Table of Contents Author Guidelines Submit a Manuscript
International Journal of Endocrinology
Volume 2012 (2012), Article ID 294965, 10 pages
http://dx.doi.org/10.1155/2012/294965
Research Article

Microarchitecture, but Not Bone Mechanical Properties, Is Rescued with Growth Hormone Treatment in a Mouse Model of Growth Hormone Deficiency

1Department of Mechanical and Manufacturing Engineering, Schulich School of Engineering, University of Calgary, 2500 University Dr NW, Calgary, AB, Canada T2N 1N4
2McCaig Institute for Bone and Joint Health, University of Calgary, Calgary, AB, Canada T2N 4N1
3Department of Cell Biology and Anatomy, Faculty of Medicine, University of Calgary, Calgary, AB, Canada T2N 4N1
4Department of Biological Sciences, Faculty of Science, University of Calgary, Calgary, AB, Canada T2N 4N1
5Department of Comparative Biology and Experimental Medicine, Faculty of Veterinary Medicine, University of Calgary, Calgary, AB, Canada T2N 4N1

Received 14 September 2011; Accepted 2 January 2012

Academic Editor: Leon Bach

Copyright © 2012 Erika Kristensen et al. This is an open access article distributed under the Creative Commons Attribution License, which permits unrestricted use, distribution, and reproduction in any medium, provided the original work is properly cited.

Abstract

Growth hormone (GH) deficiency is related to an increased fracture risk although it is not clear if this is due to compromised bone quality or a small bone size. We investigated the relationship between bone macrostructure, microarchitecture and mechanical properties in a GH-deficient (GHD) mouse model undergoing GH treatment commencing at an early (prepubertal) or late (postpubertal) time point. Microcomputed tomography images of the femur and L4 vertebra were obtained to quantify macrostructure and vertebral trabecular microarchitecture, and mechanical properties were determined using finite element analyses. In the GHD animals, bone macrostructure was 25 to 43% smaller as compared to the GH-sufficient (GHS) controls (). GHD animals had 20% and 19% reductions in bone volume ratio (BV/TV) and trabecular thickness (Tb.Th), respectively. Whole bone mechanical properties of the GHD mice were lower at the femur and vertebra (67% and 45% resp.) than the GHS controls (). Both early and late GH treatment partially recovered the bone macrostructure (15 to 32 % smaller than GHS controls) and the whole bone mechanical properties (24 to 43% larger than GHD animals) although there remained a sustained 27–52% net deficit compared to normal mice (). Importantly, early treatment with GH led to a recovery of BV/TV and Tb.Th with a concomitant improvement of trabecular mechanical properties. Therefore, the results suggest that GH treatment should start early, and that measurements of microarchitecture should be considered in the management of GHD.

1. Introduction

Growth hormone (GH) plays an important role in the growth of bone, and a lack of GH during development results in a delayed bone age and reduced bone mineral density [1]. A GH deficiency in childhood is believed to cause an increased fracture risk and risk of osteoporosis later in life with GH treatment potentially mitigating this risk [2, 3]. However, the evidence to support this is controversial, and it has been suggested that GH deficiency should no longer be listed as a cause of osteoporosis in children [4].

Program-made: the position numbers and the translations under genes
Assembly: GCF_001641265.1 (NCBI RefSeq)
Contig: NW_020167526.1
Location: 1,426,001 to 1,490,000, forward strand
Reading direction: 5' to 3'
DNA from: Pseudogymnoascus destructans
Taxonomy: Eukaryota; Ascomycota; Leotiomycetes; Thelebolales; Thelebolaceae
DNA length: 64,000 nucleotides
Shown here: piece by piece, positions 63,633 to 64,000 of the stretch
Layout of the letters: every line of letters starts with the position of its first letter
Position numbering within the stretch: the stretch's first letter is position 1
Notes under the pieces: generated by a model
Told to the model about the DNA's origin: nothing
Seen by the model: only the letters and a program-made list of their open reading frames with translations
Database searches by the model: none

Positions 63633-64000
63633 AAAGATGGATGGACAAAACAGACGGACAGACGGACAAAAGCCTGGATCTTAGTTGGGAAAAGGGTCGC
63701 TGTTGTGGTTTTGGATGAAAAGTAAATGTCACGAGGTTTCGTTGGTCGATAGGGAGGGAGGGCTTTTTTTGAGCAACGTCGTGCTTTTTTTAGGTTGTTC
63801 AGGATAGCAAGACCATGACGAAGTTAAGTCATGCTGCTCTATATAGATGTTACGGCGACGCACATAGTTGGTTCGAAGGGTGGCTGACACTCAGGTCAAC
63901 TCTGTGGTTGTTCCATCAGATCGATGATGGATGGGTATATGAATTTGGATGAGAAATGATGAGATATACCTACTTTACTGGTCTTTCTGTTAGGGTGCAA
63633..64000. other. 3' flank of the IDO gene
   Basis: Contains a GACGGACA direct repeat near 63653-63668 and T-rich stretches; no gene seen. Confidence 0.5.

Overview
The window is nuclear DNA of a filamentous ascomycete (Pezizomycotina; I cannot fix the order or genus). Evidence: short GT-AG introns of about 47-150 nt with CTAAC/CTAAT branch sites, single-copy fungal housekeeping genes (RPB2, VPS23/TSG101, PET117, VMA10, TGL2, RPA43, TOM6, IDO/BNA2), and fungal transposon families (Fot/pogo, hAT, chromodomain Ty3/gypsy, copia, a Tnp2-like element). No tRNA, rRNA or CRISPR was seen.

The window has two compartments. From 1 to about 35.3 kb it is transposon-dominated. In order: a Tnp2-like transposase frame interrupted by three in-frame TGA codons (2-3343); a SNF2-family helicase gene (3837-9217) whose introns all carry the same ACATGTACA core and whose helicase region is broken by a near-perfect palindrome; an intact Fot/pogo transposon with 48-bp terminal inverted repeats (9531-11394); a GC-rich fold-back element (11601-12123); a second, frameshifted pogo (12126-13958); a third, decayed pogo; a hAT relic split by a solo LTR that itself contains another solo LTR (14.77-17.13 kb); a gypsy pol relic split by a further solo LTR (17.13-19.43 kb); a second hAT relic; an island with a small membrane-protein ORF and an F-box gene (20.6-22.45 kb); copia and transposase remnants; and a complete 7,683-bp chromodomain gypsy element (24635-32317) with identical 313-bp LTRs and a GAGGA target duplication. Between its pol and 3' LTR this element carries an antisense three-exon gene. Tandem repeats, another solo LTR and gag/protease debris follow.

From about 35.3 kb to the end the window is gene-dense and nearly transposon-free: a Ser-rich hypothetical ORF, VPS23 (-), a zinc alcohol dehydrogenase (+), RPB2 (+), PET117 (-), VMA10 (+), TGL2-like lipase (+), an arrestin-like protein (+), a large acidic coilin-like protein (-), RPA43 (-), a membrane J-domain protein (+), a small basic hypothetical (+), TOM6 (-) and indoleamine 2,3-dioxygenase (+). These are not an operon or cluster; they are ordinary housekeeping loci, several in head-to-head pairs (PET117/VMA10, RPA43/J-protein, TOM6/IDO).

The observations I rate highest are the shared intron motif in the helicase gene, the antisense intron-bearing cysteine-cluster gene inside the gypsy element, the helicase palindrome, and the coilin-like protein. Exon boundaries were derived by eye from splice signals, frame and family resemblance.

A high prevalence of fractures has been observed in adults with hypopituitarism including GH deficiency with onset in childhood or adulthood [57], and these increased fracture rates have been mainly attributed to a lack of GH [5, 6]. Children, adolescents, and adults with childhood-onset isolated GH deficiency had an increased fracture risk [6, 8], while a separate study found a low prevalence of fractures in this same population [7]. GH treatment has been shown to have a protective effect by reducing fracture frequency although the mechanisms behind this are not clear [8, 9].

Studies have demonstrated that bone mineral density is reduced with GH deficiency and that GH treatment normalizes BMD [1012]. These studies have relied primarily on two-dimensional measures of density, which are affected by bone size [13]. When size corrections or volumetric density measurements are used, most studies suggest that a GH deficiency results in normal or near-normal BMD [12, 14, 15], while some report below normal values [16].

Parameters that quantify trabecular microarchitecture have been shown to relate strongly to bone strength [17]. Transiliac bone biopsies reveal no histomorphometric differences between the trabecular bone of GH-deficient men and controls [18], and GH treatment in this same population showed no changes in trabecular structure [19, 20]. In moderately GH-deficient rats, trabecular microarchitecture was significantly compromised with a smaller number of thinner trabeculae and a reduced connectivity density [21]. In a previous study assessing changes in trabecular microarchitecture during growth using in vivo microcomputed tomography (μCT), we showed that GH-deficient mice have compromised vertebral trabecular microarchitecture. Treatment commencing prepuberty rescued the quantity of trabecular bone but not the structure, while treatment after puberty had no detectable effect. GH-deficient mice had an increased number of thin trabeculae compared to GH-sufficient mice, and GH treatment resulted in a trend towards further increases in the number of trabeculae [22]. To expand on this work, in this study, we sought to determine the effects of this altered microarchitecture on bone mechanical properties as well as incorporate measures of bone macrostructure using high-resolution in vitro  μCT.